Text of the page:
Two common roles in the industry are freight brokers and freight agents. While they are similar, there are some differences that will be explained here.
How They Are The Same
They both act as intermediaries between shippers and carriers. They help shippers find carriers to transport their freight, and they help carriers find loads to transport. They are responsible for handling all aspects of the transaction, from negotiating rates to tracking shipments and ensuring timely delivery.
Freight brokers are w2 employees that work for brokerages that are licensed by the Federal Motor Carrier Safety Administration (FMCSA). The brokerage is required to hold a $75,000 surety bond or trust fund. Brokerages are also required to carry liability and cargo insurance.
Freight agents, also known as independent freight agents, work on behalf of freight brokerages. They help find new business and customers for brokers and handle the day-to-day management of shipments and customer relationships.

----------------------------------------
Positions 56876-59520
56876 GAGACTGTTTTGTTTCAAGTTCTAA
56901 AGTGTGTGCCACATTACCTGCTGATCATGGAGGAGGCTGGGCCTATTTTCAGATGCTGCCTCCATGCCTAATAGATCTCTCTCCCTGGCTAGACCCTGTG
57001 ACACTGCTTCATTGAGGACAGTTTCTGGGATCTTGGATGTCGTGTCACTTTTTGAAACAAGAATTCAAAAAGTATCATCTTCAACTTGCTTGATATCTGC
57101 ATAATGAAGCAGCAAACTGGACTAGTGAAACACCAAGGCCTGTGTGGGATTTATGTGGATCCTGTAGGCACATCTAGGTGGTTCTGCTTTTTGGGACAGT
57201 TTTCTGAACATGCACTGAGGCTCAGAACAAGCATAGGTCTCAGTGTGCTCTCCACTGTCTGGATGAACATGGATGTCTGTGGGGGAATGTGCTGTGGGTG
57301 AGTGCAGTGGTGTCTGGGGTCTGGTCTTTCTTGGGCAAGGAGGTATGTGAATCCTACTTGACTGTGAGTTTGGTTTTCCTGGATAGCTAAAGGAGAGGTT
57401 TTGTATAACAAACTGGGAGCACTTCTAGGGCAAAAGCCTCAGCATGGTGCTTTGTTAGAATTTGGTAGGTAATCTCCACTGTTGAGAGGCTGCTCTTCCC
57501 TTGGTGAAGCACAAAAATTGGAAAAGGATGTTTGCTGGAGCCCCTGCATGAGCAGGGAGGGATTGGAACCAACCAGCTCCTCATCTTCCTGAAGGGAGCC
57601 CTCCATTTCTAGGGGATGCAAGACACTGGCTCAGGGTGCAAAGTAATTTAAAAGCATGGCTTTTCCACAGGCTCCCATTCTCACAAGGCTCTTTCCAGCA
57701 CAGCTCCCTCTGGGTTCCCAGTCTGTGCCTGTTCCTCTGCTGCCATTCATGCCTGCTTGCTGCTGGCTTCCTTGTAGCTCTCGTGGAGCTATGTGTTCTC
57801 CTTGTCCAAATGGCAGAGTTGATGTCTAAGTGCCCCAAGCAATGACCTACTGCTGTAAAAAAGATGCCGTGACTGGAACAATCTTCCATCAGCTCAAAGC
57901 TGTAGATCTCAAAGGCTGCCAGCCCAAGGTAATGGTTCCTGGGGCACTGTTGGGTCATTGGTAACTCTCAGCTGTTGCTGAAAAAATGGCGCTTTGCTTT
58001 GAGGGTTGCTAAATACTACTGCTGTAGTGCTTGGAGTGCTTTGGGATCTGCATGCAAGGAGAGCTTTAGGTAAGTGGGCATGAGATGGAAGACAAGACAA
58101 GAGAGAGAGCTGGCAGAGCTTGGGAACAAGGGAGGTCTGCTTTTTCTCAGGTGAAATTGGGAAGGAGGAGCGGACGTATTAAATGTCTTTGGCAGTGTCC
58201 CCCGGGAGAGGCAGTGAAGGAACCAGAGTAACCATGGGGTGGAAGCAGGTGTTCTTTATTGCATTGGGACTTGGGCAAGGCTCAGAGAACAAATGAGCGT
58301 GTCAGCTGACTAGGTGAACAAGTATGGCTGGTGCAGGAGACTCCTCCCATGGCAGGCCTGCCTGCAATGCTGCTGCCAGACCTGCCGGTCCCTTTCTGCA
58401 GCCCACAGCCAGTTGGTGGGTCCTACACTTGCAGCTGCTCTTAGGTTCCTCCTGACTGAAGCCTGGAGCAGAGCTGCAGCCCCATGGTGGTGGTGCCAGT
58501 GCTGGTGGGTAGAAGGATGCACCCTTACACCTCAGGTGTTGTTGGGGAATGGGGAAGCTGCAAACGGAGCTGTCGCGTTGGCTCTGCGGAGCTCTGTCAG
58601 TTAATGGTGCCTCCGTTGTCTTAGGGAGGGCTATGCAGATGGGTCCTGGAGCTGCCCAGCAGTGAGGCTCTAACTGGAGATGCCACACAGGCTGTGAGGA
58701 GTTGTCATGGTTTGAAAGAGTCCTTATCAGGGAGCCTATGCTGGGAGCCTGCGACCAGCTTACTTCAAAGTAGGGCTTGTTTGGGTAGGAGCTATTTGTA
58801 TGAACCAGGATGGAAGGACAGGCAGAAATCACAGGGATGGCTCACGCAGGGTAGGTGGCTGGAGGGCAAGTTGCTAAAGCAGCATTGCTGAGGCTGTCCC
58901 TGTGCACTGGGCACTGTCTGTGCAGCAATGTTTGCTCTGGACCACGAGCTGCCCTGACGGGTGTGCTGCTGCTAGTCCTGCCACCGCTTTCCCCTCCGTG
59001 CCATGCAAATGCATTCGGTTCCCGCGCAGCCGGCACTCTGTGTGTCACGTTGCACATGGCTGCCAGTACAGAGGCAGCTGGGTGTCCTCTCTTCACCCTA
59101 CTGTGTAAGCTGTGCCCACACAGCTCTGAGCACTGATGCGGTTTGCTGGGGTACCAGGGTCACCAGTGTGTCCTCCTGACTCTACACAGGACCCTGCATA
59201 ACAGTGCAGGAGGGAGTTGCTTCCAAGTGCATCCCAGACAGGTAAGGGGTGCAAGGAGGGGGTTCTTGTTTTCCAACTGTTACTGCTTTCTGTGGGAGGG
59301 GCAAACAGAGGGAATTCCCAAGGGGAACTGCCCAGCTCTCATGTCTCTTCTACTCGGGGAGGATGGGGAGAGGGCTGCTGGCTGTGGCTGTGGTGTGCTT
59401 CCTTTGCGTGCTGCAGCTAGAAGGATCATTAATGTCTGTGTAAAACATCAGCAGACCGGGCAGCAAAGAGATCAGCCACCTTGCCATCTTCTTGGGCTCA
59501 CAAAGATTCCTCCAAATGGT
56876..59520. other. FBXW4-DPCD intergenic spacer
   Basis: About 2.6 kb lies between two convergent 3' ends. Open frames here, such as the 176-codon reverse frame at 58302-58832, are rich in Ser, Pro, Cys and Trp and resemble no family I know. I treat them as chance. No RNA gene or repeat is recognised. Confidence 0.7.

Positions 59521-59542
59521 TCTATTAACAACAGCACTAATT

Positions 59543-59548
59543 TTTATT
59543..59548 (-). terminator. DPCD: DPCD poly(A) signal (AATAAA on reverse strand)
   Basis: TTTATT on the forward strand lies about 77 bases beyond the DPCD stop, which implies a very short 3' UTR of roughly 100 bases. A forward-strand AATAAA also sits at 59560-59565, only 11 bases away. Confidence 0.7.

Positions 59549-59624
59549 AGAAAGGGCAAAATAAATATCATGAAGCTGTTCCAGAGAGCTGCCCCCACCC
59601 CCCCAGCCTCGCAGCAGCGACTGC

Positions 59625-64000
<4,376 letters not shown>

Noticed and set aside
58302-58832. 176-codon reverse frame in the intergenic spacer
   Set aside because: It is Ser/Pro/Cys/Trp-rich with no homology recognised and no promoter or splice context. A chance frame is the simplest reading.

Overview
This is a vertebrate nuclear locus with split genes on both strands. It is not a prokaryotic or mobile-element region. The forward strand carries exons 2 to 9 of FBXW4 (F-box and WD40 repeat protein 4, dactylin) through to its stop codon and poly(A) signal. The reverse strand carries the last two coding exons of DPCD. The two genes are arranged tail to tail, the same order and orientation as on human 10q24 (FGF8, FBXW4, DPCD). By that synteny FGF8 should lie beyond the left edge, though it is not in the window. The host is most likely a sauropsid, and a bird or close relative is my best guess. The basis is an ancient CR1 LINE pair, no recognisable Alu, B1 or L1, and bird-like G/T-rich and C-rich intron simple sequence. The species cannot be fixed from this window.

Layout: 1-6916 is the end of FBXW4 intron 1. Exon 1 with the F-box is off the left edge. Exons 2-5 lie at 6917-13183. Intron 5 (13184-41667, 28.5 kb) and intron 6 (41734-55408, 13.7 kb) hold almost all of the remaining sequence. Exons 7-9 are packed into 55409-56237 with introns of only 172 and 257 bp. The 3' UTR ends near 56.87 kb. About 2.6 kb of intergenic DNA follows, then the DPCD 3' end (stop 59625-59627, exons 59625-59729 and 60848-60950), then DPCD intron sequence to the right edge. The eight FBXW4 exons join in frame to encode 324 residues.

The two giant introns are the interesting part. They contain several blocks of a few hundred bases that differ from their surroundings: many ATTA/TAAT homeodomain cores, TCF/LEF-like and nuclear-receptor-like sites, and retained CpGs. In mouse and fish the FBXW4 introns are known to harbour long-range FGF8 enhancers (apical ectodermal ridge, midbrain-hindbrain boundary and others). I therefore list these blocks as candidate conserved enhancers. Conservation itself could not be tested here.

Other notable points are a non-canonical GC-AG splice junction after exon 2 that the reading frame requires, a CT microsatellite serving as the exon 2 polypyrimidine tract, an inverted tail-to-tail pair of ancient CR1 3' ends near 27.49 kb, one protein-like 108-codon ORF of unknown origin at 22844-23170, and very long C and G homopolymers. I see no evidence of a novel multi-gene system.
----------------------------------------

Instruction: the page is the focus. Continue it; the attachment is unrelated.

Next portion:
Like freight brokers who work at a brokerage, freight agents are not required to have a license or surety bond. They work under a freight brokerage's authority and are paid a commission on the revenue earned from shipments they secure for the broker.
The big difference here is that the broker is a w2 and the agent is a 1099. Meaning, the brokers is an employee and the agent is an independent subcontractor.
Another key difference is that a broker has a salary and benefits. Because of this, the commission structure is less favorable for the broker. Broker commission percentage is typically much lower than an agents. However, because the broker is an employee, they have a salary whereas as the agent (subcontractor) does not.
Building a successful book of business can take months if not years for some people. Having the salary is a necessity for many. However, if someone is in a financial position to pursue the career as an agent, they will likely make more in commissions in the long run.